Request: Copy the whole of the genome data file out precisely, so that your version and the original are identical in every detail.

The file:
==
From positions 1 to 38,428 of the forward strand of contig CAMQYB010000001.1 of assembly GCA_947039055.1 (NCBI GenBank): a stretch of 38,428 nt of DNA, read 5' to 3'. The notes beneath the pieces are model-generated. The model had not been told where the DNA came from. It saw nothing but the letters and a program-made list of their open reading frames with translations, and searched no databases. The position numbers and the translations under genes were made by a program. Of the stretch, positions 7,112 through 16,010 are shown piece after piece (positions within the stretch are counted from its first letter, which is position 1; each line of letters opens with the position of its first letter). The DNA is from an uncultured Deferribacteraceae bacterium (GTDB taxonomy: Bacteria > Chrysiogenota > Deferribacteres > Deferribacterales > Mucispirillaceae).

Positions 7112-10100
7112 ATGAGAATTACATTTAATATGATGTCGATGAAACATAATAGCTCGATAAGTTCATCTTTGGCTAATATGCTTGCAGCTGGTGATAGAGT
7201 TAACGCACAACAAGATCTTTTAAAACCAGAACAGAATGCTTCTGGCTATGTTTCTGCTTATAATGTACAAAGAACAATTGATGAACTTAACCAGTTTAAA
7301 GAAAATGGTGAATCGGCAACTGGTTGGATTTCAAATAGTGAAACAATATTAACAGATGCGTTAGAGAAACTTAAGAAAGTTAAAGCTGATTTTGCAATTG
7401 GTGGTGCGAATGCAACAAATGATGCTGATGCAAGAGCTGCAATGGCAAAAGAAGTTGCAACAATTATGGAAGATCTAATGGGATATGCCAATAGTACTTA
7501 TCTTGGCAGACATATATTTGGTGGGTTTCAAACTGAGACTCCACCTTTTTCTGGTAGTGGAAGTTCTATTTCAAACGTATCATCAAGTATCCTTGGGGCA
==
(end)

From positions 1 to 38,428 of the forward strand of contig CAMQYB010000001.1 of assembly GCA_947039055.1 (NCBI GenBank): a stretch of 38,428 nt of DNA, read 5' to 3'. The notes beneath the pieces are model-generated. The model had not been told where the DNA came from. It saw nothing but the letters and a program-made list of their open reading frames with translations, and searched no databases. The position numbers and the translations under genes were made by a program. Of the stretch, positions 7,112 through 16,010 are shown piece after piece (positions within the stretch are counted from its first letter, which is position 1; each line of letters opens with the position of its first letter). The DNA is from an uncultured Deferribacteraceae bacterium (GTDB taxonomy: Bacteria > Chrysiogenota > Deferribacteres > Deferribacterales > Mucispirillaceae).

Positions 7112-10100
7112 ATGAGAATTACATTTAATATGATGTCGATGAAACATAATAGCTCGATAAGTTCATCTTTGGCTAATATGCTTGCAGCTGGTGATAGAGT
7201 TAACGCACAACAAGATCTTTTAAAACCAGAACAGAATGCTTCTGGCTATGTTTCTGCTTATAATGTACAAAGAACAATTGATGAACTTAACCAGTTTAAA
7301 GAAAATGGTGAATCGGCAACTGGTTGGATTTCAAATAGTGAAACAATATTAACAGATGCGTTAGAGAAACTTAAGAAAGTTAAAGCTGATTTTGCAATTG
7401 GTGGTGCGAATGCAACAAATGATGCTGATGCAAGAGCTGCAATGGCAAAAGAAGTTGCAACAATTATGGAAGATCTAATGGGATATGCCAATAGTACTTA
7501 TCTTGGCAGACATATATTTGGTGGGTTTCAAACTGAGACTCCACCTTTTTCTGGTAGTGGAAGTTCTATTTCAAACGTATCATCAAGTATCCTTGGGGCA